“Do you think they have the Taste of the Wild?” DeMarre Carroll asks, searching for his go-to brand of dog food with focused eyes darting back and forth across the aisles like he was running a three-man weave.
It’s a frigid Saturday in Toronto and the Raptors forward stands out among the throngs of holiday shoppers at PetSmart in the city’s Leaside neighbourhood. He loads his shopping cart past its capacity— dog beds, kibble, and every kind of toy and treat you can imagine overflow— as if he were a contestant on Supermarket Sweep.
None of the goods will come home with him today— Carroll already loaded up on supplies for his own pets last week. That’s when he got the idea to return to the store and buy items to donate to the Toronto Humane Society in what is fast-becoming an annual tradition for Carroll and his family. So while the rest of his team returns home from a one-game road trip to Boston where they played the night before (Carroll stayed home to rest as he continues to recover from last season’s knee injury), the Raptors’ starting small forward, in association with the PetSmart Charities of Canada, is spending his weekend giving back to Toronto’s pet community.
Though he’s only been living in the city for a little over a year, Carroll has made a point of being actively involved, giving his time and energy to a number of causes—hospital visits, feeding the homeless, and an upcoming bowling event to raise awareness for liver disease, to name just three.
Carroll says he’s always encouraging his teammates to get more involved with the community, and that he’s only recently realized the kind of impact a public figure like himself can have. “It takes a few years to understand,” he says, “but as a pro athlete it’s important to get involved. You can make an impact on people just by showing up an being there.”
Today’s cause is especially close to his heart. Carroll was an animal lover as far back as he can remember, growing up in a house with pet iguanas, hamsters, ferrets, and his favourite of them all: dogs.
“I’ve always had dogs,” Carroll says as he loads beds, treats, and massive bags of dry food into the cab of his matte black pick-up truck. “Until you’ve lived with dogs you can’t really appreciate them.”
As a child he had two Chow Chows and when they eventually passed, the Carroll family got a Siberian Husky, which made for a strange (and, yes, adorable) sight in rural Alabama.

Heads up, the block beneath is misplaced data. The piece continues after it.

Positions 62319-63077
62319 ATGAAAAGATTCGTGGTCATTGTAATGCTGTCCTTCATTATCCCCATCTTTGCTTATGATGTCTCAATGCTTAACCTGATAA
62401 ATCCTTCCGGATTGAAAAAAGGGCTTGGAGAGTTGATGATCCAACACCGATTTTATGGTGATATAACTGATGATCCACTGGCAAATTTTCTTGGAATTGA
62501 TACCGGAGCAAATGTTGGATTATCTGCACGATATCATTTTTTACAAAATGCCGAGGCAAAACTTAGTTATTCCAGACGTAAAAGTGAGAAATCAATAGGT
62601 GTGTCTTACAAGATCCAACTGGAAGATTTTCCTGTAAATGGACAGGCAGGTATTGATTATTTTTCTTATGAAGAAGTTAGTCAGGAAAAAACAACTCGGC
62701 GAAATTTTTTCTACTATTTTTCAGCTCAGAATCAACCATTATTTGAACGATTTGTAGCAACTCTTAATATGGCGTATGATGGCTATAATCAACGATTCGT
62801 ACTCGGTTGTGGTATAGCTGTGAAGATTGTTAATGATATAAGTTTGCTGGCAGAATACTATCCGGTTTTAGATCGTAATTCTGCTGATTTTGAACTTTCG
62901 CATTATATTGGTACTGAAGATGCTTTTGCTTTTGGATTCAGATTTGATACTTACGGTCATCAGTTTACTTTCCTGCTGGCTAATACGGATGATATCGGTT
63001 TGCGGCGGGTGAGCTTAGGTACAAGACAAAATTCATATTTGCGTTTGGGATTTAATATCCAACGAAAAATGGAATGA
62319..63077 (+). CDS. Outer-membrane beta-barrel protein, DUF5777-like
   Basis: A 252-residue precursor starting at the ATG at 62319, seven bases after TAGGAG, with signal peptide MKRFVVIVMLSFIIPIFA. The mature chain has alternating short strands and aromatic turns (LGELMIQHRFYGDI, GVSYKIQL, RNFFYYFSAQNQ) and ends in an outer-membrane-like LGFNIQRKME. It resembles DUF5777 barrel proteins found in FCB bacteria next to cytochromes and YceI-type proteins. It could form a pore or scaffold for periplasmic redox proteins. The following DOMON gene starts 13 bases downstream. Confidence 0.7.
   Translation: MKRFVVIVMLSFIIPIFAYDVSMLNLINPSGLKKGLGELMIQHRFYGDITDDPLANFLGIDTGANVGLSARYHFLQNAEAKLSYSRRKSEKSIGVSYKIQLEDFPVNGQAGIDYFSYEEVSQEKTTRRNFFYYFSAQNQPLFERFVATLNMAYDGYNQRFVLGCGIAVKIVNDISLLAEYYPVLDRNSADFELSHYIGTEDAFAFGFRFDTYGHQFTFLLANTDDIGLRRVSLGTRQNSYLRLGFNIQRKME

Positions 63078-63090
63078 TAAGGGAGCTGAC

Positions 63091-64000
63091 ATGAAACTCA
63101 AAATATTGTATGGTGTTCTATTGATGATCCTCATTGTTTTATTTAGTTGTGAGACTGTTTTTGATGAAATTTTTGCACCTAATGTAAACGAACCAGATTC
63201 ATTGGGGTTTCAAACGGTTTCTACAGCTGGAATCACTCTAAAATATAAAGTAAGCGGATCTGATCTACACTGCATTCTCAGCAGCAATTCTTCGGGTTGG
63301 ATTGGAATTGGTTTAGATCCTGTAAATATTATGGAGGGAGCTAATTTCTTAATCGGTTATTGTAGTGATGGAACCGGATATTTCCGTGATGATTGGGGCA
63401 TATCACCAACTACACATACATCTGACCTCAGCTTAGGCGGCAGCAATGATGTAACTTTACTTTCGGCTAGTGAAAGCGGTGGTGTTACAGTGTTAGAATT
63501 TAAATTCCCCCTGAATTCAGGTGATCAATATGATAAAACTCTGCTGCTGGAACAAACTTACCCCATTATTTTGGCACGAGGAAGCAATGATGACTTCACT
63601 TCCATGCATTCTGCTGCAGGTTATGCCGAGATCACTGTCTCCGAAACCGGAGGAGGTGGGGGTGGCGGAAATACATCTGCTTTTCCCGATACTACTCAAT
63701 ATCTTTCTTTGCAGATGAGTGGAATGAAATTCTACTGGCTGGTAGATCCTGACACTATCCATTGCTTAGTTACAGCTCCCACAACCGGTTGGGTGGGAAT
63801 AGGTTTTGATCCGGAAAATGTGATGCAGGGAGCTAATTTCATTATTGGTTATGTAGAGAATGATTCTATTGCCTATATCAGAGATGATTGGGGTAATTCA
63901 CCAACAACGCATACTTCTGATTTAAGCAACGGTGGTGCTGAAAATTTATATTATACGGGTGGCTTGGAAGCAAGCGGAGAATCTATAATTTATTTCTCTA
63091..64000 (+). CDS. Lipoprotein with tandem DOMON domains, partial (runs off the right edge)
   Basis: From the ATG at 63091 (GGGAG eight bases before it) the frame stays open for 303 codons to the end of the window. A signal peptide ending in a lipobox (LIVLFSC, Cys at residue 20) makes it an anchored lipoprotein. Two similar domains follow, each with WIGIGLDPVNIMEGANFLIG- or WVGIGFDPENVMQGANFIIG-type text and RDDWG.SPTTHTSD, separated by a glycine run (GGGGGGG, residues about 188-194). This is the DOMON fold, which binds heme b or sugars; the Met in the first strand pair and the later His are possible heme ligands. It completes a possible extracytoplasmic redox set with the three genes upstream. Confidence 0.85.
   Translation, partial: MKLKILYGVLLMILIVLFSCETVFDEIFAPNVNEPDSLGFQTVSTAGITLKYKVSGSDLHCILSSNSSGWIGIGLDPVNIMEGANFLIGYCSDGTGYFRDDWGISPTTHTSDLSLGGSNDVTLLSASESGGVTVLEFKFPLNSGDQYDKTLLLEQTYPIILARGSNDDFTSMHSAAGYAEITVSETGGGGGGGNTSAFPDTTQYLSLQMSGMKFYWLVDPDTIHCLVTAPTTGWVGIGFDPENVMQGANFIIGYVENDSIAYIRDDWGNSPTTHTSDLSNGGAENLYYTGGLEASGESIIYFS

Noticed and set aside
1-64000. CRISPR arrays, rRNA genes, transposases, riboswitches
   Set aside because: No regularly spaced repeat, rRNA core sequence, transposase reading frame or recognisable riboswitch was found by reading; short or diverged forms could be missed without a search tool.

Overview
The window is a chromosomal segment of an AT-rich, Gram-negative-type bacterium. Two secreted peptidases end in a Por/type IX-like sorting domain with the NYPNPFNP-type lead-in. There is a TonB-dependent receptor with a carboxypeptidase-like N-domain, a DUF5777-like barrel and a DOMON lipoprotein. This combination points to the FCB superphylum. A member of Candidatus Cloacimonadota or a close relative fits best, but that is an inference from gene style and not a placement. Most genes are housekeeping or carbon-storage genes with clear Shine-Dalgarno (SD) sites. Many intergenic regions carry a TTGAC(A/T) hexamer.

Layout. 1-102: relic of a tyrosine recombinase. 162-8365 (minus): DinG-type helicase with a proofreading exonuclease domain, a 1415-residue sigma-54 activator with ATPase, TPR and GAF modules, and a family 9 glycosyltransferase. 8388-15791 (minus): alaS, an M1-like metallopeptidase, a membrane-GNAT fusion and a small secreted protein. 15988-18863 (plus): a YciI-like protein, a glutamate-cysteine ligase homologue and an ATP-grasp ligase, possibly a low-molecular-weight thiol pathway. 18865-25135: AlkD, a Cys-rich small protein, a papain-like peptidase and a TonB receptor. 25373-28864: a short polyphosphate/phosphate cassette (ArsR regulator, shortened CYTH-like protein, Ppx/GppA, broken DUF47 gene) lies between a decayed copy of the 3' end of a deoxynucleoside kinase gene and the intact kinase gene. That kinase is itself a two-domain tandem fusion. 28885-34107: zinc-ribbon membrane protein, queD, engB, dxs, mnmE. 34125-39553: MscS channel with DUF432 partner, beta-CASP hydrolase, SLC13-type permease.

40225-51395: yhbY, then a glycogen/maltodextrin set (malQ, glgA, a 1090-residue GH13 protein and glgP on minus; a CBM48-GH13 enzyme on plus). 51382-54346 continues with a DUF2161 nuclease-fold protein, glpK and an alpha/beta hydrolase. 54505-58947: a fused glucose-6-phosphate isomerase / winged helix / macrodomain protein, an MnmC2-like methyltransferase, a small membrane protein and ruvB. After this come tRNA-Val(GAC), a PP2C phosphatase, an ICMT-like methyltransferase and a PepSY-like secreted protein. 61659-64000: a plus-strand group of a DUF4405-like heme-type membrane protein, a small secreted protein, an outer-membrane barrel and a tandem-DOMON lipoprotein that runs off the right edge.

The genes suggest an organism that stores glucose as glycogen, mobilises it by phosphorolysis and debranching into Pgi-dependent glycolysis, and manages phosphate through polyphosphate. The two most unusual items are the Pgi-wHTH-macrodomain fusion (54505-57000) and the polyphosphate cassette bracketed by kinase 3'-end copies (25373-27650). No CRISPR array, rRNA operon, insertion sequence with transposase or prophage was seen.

Today he has two English bulldogs, Dream and Pluto. They’ve ve been with him throughout his NBA journey, moving with he and his wife from Memphis to Houston to Salt Lake City to Atlanta, and now in what Carroll hopes will be their most permanent dwelling in suburban Toronto. Carroll beams when he talks about them. His eyes light up with the same enthusiasm he has when talking about his young daughter and 10-month-old son, whipping out his cell phone on more than one occasion to show off pictures of the pooches posing in front of the Carroll family Christmas tree at home.
Three years ago, when he was a member of the Hawks, he and his wife paid a visit to a local Atlanta animal shelter. Taken aback by the sight of more than thirty dogs in cages, Carroll recalls finding the nearest pet store, and returning later that day with nearly one thousand dollars worth of toys and treats for the pets. Ever since, he’s made a point of giving back to a pet community that often has no voice, relying on the donation of time and resources from volunteers.
Once we reach the Humane Society in downtown Toronto, Carroll’s affinity for dogs becomes even clearer. As he gets out of the truck he’s greeted by Harley, a massive German Shepherd mix with a mean bark and gentle eyes. “Hey buddy,” Carroll greets him with a smile as the dog attempts to jump into the back of the car.
After a few trips unloading the goods out of the truck, Carroll tours the facilities, stopping to meet each dog, cat, rabbit, turtle, and every other creature in the building. He asks a steady stream of questions to the Humane Society staff, recalling memories of animals from his past.
In a far corner of the facility, in a pen closed to the public, are some of the more aggressive dogs that just need a little more time, or the right foster parent, to get adjusted to their surroundings before being considered adoptable. One bulldog mix in particular barks incessantly, jumping against the door of his cage and showing his teeth to whoever passes. Carroll stops in front of him and locks eyes, emitting a quiet, peaceful energy that briefly calms the dog. “Man,” Carroll says to nobody in particular, “I hope he gets adopted.”
The animals at this shelter will enjoy the goodies Carroll donated, but he intends to grow this project in the years to come and plans to hold a food drive for pets at a Raptor game next season.
“I don’t care about the publicity,” he says, as if that wasn’t clear enough from the total absence news cameras, and my status as the lone media member in sight, tagging along on what would otherwise be a private trip. “I just want to help these pets find a home and I hope this can help. Nobody should be alone during Christmas.”